REVIEW: Dream of a Common Language (Prologue Theatre)


Must good-girl painters always finish last?



Clovis at the wall w Victor, Pola, and Marc (high def)

Prologue Theatre presents
Dream of a Common Language
Written by Heather McDonald
Directed by
Margo Gray
Oracle Theatre, 3809 N. Broadway (map)
through Nov 18  |  tickets: $16-$18   |  more info

Reviewed by Paige Listerud

Of what value are women’s gifts? What value are women’s talents, women’s work, or the creativity of women? These are the questions Heather McDonald’s play, Dream of a Common Language, focuses on. No amount of armchair theorizing about women’s critical place in cultural creation can erase the reality that women’s abilities, talents and artistic perspective often get placed at the low end of the hierarchy. Men’s creativity, like men’s work, is invariably classed above the creativity executed by women—and often because men are the judges of what is or is not art.

Clovis and the Train (high def)Director Margo Gray and Prologue Theatre struggle mightily against the restrictions of Oracle Theatre’s space and their own low-budget difficulties in order to carry off McDonald’s impressionistic language and scene structure. Unfortunately, serious lack of vision in doing more with less handicaps the execution of this play’s impressionist style. Especially in the first act, cumbersome, start-and-stop scene changes and awkward, unnecessary puppetry dooms this show to fits of embarrassing amateurism.

That’s really too bad, because Gray has collected a cast that capably teases out the delicate moods and emotional shifts that sculpt McDonald’s focus. Clovis (Carrie Hardin), a woman painter, suffocates under not having her painting taken seriously, as well as the stifling proscriptions of her new role as wife and mother in the mid-19th century. Victor (Michael John Krystosek), her husband, also a painter, is at a loss to understand just what is bothering her. Consumed with planning a dinner to organize an exhibition that will feature artists rejected by the establishment, he fails to see how leaving women artists out of the dinner, and out of the exhibition, disturbs his wife. Her long-time friend and fellow woman artist, Pola (Lara Janson), arrives by bicycle in time to lift Clovis’ spirits. Together with the housekeeper, Delores (Hayley L. Rice), the women stage a revolt. They hold a dinner of their own with food stolen from the men’s dinner.

Hardin is most expert in making the audience palpably feel Clovis’ pain. Shakiness and uncertainty plague Clovis’ attempts to re-establish herself, to find the core of who she is and not be swayed by the roles that have been scripted for her as a woman. We sense Clovis’ uneasiness of self and appreciate her struggle to define just what it is that bothers her. Alex Knell turns in an accurate and natural performance as her neglected son, pushed to the side because Clovis cannot accept her restrictive motherly role.

Clovis and Victor - Touch Me (high def) Clovis Poses Victor

Janson’s performance as Pola aptly contrasts her ruddy mental and physical health with Clovis’ shakiness. However, Janson’s constant good nature contradicts all indications that her character is not totally happy–a little more nuance could let the audience catch her frustration at being reduced to painting flowers, just like “all the good-girl painters.” The appearance of Marc (Les Rorick) kicks up the stakes, both because of the secret affair he’s had with Clovis and because Rorick captures a good, full-bodied 19th-century character within a few lines.

Other performers took more time to warm to their roles on opening night, but it’s difficult to discern whether that is their particular dilemma or the direction. Whatever the source, the cast finally congeals into a cohesive, lively and idyllic whole in the second act, sans scene changes and, mercifully, sans puppets. The restoration of Clovis’ self and her relationship with Victor delicately evokes real wonder and profound beauty.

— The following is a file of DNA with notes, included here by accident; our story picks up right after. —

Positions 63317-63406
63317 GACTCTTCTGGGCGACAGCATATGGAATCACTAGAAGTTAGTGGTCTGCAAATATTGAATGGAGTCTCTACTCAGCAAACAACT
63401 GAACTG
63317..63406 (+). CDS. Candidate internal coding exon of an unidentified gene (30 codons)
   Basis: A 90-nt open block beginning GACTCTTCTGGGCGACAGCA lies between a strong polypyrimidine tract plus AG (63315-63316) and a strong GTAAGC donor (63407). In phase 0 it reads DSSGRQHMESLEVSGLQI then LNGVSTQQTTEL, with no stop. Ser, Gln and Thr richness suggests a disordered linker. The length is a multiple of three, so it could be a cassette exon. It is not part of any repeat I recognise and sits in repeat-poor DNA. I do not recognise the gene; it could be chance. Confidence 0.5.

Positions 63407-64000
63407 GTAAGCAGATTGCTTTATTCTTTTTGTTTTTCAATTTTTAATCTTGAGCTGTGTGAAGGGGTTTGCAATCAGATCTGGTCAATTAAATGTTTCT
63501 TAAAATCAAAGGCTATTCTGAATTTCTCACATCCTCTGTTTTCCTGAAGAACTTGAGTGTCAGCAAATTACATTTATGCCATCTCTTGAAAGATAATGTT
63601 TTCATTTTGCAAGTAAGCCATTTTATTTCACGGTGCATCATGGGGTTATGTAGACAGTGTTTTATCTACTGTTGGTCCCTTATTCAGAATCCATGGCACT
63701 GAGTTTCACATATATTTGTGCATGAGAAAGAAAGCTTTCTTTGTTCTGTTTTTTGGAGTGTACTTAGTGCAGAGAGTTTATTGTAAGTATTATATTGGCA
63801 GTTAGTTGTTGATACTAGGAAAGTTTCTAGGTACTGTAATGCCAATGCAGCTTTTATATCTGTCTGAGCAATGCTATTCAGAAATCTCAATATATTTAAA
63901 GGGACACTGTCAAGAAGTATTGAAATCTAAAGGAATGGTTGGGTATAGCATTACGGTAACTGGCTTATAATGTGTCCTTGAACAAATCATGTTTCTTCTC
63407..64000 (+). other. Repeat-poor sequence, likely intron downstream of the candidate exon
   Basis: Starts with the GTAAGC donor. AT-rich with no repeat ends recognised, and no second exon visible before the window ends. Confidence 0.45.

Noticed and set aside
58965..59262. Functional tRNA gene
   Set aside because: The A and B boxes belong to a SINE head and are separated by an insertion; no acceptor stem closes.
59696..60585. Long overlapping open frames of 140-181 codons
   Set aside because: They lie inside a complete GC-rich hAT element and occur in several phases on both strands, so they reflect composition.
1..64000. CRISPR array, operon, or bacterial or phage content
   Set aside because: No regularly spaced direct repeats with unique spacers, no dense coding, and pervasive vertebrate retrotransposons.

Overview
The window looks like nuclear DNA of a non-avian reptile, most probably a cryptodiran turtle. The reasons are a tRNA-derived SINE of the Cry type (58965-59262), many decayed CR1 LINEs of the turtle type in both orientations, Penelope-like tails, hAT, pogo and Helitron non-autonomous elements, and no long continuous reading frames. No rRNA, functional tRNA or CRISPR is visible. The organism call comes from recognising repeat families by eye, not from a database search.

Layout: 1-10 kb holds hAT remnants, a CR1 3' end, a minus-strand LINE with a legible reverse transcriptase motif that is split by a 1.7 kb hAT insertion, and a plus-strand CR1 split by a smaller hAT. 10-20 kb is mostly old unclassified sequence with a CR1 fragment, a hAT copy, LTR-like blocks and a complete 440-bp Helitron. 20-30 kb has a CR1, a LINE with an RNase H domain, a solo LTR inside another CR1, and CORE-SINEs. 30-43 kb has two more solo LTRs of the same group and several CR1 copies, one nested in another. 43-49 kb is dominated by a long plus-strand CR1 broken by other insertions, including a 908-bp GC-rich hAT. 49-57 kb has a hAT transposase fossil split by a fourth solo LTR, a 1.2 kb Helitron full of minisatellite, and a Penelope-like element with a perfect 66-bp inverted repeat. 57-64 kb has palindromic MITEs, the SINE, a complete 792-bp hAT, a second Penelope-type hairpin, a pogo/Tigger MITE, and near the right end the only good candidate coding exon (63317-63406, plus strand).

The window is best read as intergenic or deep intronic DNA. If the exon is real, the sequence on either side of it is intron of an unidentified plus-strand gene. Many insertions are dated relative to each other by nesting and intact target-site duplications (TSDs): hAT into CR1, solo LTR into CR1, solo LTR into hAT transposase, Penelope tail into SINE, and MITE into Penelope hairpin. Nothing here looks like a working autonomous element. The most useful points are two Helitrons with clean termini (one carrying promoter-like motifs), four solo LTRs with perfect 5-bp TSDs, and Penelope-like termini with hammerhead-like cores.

If at all possible at this juncture, it would be wise for Gray to revise her direction for the first act. Flow from scene to scene is needed to preserve McDonald’s impressionist intent. Furthermore, shadow puppets and other forms of puppetry really should be saved for the budget and expertise to do them well. If the intent was to create a more dreamlike, childlike state, then McDonald’s language alone, as well as the energetic game playing of the women in the second act, connect us to the creative children in these characters. What other accoutrements are needed? Absolutely none.

Rating: ★★½   

Centaur in the Garden (high def)

Cast and Crew Biographies


Carrie Hardin (Clovis) is a company member at Prologue Theatre. You may have seen her at the Snapshots Festival recently, or this spring at Prologue’s Landmark Festival. Carrie has also worked around town with Promethean Theatre, City Lit Theatre, TUTA., and Point of Contention, among others.

Lara Janson (Pola) is pleased to appear in her second show with Prologue.  She performed in Prologue’s Landmark Festival last spring, shortly after returning to the States from graduate study in Northern Ireland.  Lara holds a BA in English from Grinnell College, with a concentration in gender & women’s studies. She also studied voice and acting at Grinnell.  Lara has performed street theatre in South America and used Theatre of the Oppressed methods in outreach to teens at risk for human trafficking in juvenile detention centers in the U.S.  Ms. Janson holds an MA in Latin American Studies/Cultural Politics from Ecuador and an MA in Peace & Conflict Studies from Northern Ireland.  She is passionate about social justice, particularly combating human trafficking.  Lara spent the summer counting Chicagoans for the Census and is currently researching the commercial sex industry in Chicago and preparing to apply to graduate programs this fall.

Alex Knell (Mylo). A new graduate of Northwestern University, Alex thanks Prologue for her Chicago debut. Favorite credits include Hennie in Awake and Sing and Tinkerbell in Northwestern’s Peter Pan. Alex has studied with The Artistic Home, 500 Clown, and the magnificent Gail Shapiro to whom she is greatly indebted. Thanks to the Knell family and Alberto for their tireless love and support.

Michael John Krystosek (Victor) is proud to be involved in his first Prologue Theatre production. He recently graduated Magna Cum Laude from the University of Illinois at Chicago’s BFA Performance program. Past credits include A Midsummer Night’s Dream (Bottom), In the Blood (The Doctor) and The Pillowman (Michal) at UIC and Amadeus (Venticelli) at The Oak Park Village Players.